The anolyte such as aqueous sodium chloride is introduced into the anodic box-like structure and dilute catholyte such as dilute sodium hydroxide is introduced into the cathodic box-like structure. The spent brine and chlorine are removed from the anodic compartment and hydrogen and more concentrated sodium hydroxide are then removed from the cathodic compartment. The flow of anolyte and catholyte may be controlled to regulate the circulation within the cell which is desirable to sweep electrolysis products away from the porous electrode surface for maximum efficiency.

Referring now to the drawings:

FIG. 1 is a cross-sectional view of an assembled anode and cathode structure of the invention with offset ribs and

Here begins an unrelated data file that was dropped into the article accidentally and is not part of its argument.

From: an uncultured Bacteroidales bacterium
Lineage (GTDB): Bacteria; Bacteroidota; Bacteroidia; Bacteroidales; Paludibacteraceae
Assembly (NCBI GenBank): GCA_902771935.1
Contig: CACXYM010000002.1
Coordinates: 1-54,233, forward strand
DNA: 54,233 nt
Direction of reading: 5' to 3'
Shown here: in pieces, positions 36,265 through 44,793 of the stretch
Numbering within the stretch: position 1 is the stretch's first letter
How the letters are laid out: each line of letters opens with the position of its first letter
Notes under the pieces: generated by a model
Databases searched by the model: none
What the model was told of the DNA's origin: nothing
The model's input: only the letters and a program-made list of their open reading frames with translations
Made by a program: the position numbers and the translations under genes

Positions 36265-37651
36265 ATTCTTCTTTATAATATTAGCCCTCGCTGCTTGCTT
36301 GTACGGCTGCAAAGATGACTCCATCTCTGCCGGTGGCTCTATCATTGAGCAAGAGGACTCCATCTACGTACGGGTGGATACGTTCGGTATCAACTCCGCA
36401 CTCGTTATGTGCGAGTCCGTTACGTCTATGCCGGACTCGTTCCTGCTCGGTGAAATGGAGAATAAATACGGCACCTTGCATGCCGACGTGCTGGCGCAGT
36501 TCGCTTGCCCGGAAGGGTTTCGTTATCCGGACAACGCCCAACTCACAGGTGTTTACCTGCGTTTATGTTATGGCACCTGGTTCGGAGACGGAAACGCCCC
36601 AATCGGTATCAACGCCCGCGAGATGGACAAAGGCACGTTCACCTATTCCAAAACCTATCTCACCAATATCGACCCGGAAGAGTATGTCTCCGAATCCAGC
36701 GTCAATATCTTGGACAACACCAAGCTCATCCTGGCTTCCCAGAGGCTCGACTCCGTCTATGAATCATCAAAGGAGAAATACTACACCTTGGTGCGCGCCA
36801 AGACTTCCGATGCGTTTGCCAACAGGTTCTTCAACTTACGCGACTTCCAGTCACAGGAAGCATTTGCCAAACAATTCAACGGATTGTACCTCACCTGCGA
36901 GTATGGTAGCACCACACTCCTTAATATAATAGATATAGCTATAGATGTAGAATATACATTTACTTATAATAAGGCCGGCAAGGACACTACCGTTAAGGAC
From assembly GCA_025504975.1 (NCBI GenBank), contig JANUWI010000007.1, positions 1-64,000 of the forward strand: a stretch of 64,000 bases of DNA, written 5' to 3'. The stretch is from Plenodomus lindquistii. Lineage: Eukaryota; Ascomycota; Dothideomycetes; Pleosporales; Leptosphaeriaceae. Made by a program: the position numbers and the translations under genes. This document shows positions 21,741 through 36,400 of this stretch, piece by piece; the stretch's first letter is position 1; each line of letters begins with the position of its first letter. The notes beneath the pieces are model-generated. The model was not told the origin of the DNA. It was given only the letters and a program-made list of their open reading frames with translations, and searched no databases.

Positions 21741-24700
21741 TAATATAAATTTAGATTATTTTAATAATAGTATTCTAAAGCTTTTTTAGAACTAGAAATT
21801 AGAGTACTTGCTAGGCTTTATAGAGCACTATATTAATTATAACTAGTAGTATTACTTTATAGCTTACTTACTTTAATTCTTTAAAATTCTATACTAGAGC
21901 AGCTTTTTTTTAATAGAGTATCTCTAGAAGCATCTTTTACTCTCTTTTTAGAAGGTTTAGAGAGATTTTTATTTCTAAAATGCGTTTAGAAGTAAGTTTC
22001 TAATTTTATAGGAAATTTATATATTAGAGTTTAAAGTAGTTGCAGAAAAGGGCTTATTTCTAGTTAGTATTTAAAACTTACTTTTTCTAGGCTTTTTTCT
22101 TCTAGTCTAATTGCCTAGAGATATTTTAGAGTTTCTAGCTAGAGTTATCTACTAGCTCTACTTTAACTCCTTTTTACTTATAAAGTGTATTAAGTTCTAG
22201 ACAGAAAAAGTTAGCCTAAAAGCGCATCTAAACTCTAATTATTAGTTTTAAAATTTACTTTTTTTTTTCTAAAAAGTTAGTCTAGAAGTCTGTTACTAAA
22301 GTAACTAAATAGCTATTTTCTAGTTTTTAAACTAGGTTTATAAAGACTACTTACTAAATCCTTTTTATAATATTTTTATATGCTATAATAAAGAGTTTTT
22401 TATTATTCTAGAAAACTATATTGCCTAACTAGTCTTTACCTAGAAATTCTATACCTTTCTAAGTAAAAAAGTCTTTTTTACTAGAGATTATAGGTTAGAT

FIG. 2 is an exaggerated illustration of the bending of the membrane under the pressure exerted by the offset ribs of FIG. 1.

FIG. 3 is a cross-sectional view of another assembled anode and cathode structure of the invention with a bent metal sheet with offset vertexes and

FIG. 4 is an exaggerated illustration of the bending of the membrane under the pressure exerted by the said vertexes.

FIG. 5 is a schematic partial cross-section view of an expandable or compressible cathode structure with the pressure from a cooperating unyielding anode current conductor illustrate by arrows and

FIG. 6 is a partial cross-sectional view of a specific embodiment of FIG. 5 wherein the resilient means are helicoidal springs.

FIG. 7 is a vertical cross-section of an anode box-like structure of the invention and

FIG. 8 is a perspective view of a cathode structure to cooperate with the anode of FIG. 7.

FIG. 9 is a vertical cross-sectional view of an assembled monopolar cell with the anode and cathode structures of FIGS. 7 and 8, respectively.